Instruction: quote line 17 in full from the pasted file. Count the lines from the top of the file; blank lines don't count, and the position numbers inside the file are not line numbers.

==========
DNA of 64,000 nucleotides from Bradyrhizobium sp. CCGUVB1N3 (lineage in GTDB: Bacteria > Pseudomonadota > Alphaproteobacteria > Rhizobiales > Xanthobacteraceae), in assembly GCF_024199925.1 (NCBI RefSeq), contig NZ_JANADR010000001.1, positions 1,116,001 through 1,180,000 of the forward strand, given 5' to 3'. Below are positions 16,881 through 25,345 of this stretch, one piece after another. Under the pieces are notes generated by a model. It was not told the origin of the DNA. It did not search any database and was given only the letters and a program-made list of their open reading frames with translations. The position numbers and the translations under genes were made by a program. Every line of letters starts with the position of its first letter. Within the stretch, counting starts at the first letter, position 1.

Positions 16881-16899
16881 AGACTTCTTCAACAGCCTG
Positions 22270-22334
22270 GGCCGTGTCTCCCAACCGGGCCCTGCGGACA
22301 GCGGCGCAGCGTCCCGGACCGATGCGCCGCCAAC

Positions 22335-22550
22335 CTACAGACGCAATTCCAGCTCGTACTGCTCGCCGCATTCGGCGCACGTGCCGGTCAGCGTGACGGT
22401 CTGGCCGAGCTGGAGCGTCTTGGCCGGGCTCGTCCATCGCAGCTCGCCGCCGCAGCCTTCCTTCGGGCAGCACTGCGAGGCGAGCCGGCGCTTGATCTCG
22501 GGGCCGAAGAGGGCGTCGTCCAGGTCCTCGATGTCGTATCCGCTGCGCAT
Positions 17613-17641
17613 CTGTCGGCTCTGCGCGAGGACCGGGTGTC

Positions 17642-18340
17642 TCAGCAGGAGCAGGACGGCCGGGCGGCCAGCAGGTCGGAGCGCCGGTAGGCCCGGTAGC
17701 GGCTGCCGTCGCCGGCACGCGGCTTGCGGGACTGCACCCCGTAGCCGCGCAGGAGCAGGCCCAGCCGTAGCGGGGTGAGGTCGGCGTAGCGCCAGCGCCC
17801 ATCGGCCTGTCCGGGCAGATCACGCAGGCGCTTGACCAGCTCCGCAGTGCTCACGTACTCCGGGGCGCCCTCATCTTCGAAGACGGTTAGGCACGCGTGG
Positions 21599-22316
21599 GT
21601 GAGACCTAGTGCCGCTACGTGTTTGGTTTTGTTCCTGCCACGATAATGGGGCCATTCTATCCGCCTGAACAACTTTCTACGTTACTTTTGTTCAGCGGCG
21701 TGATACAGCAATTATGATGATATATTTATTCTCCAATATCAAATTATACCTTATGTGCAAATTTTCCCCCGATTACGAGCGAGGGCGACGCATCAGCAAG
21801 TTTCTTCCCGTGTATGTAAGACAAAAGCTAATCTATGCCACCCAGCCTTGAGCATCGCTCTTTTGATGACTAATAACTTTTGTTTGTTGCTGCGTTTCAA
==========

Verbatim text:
Positions 21599-22316